Negotiating the Waters of Cruising Page Banner
 without getting your wheels wet…..
by Debbie Fogle

Accessible cruising has been around for quite a few years now - it didn't take the cruise industry long to realize that if they build accessible cabins that they wouldn't have any trouble filling them! While the cruise industry deserves a lot of credit for the number of accessible staterooms now available, there is still much work to be done in the shore excursion department. This month Access-Able will help you negotiate the waters of accessible cruising by introducing you to the newest ships and suggesting the most accessible ports of call.

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Picture of accessible cabinTo get the most out of your accessible cruise you should contact a travel agent. While just about any travel agent can book a cruise, there are some that specialize in accessible cruises. We can't think of a single reason why not to make use of their knowledge and experience (their services are free as their commissions come from the cruise lines just like all travel agents). The big difference is that they can provide you with a seamless travel experience by arranging everything from accessible ground transportation to accessible shore excursions. Many of these travel agents offer you the option of booking an individual cruise or group cruise. On a group cruise the travel agent blocks a certain number of accessible rooms and then puts together an itinerary that removes all worries about what activities and locations will be accessible. Group cruises are usually a mixed bag of chair users and able bodied folk that all have a great time. Taking a group verses individual cruise is a great idea for first-time cruisers who may enjoy the ease of mind that hands-on resources and support offered.

Travel Agents who specialize in accessible cruises really shine when it comes to shore excursions. In many instances the cruise line will not offer accessible tours but these travel agents may have local resources that will enable you to get the most out of your cruise experience. Joan Diamond with Nautilus Tours and Cruises  has developed her own resources from years of experience. Joan tells us one of her latest 'finds' is an accessible van in Acapulco. When asked further about shore excursions she told us "I try hard to utilize the shore excursions that the ship offers. There are two good reasons for this 1) your activities will be covered by the cruise lines insurance and 2) if you end up running late they will hold the ship for you - not so if you venture off on your own". Joan continues by saying "I try to work with the cruise lines to provide accessible shore excursions where possible and have found that they really try to do their best". Joan feels that Princess Cruise Lines  is one of the best companies to work with and has a group cruise scheduled out of Galveston, TX aboard the Grand Princess  in January. One of the ports they will be visiting is Belize City and Joan tells us that Princess is working with her to provide accessible shore excursions.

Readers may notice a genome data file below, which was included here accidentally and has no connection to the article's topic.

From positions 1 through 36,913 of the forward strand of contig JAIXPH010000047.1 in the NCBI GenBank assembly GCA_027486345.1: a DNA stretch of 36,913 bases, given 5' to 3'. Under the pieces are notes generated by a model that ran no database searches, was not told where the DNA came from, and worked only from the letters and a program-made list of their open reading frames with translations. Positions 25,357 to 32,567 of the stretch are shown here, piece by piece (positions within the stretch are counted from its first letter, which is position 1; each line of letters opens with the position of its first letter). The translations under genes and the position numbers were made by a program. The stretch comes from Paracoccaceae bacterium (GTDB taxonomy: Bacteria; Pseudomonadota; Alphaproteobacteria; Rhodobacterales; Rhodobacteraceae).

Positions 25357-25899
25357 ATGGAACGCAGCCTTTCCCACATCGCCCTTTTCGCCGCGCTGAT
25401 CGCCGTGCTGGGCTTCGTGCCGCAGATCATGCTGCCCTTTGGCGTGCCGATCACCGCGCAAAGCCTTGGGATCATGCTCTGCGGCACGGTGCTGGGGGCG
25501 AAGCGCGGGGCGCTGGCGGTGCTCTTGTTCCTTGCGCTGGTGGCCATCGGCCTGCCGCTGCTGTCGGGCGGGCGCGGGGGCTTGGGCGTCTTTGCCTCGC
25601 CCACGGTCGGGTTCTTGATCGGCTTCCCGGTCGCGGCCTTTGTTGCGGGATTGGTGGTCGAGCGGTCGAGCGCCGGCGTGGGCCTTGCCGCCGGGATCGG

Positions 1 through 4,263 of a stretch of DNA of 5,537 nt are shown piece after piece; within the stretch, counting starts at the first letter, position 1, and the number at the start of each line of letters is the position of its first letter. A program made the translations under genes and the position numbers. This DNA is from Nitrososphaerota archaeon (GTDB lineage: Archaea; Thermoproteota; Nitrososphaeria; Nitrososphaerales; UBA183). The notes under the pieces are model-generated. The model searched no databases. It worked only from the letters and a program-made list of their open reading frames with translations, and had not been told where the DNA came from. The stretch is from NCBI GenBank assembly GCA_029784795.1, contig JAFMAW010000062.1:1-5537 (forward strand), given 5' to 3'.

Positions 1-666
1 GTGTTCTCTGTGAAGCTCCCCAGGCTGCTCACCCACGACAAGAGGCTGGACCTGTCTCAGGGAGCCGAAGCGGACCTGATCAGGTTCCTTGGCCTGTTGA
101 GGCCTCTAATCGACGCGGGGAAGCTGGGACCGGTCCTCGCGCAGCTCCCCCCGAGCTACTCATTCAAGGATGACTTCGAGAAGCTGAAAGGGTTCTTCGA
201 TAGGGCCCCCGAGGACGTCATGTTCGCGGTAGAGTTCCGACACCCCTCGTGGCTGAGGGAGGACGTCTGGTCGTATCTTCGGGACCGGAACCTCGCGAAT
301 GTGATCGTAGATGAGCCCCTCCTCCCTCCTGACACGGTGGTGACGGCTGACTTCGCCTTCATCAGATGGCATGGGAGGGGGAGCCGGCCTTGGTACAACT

Easy Access Travel is a travel company that specializes in accessible cruising.  Debra Brisco-Kerper is a cruise expert having achieved the rank of Accredited Cruise Counselor through CLIA (Cruise Lines International Association) and will soon be awarded her Master Cruise Counselor accreditation. She has personally sailed on over 50 cruises and has inspected numerous cruise ships allowing her to make knowledgeable and informed recommendations to her clients.  Debra travels extensively with a wheelchair and electric scooter and has learned how to minimize the frustrations while maximizing the enjoyment of visiting new and exciting destinations. She is able to share her knowledge and expertise with other disabled persons as well as those who simply want to travel at a more leisurely pace.  For additional information you can email Debra at ezaccess@comcast.net

Check out the Access-Able Travel Agents Database  for more travel agents and group cruise options.

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A good thing to keep in mind when choosing an accessible cruise is what ports the ship will visit. You have a better chance of accessible shore excursions at U.S. ports and at those where the ship can dock instead of tender - which means they drop anchor off shore and use smaller boats to transport passengers to shore. Most major cruise ships now have tendering devices which allow people traveling in wheelchairs to tender without the embarrassment of being manually lifted into the boat. Be sure to discuss this with your travel agent or cruise line so you will know what to expect and what factors could possibly preclude you from tendering.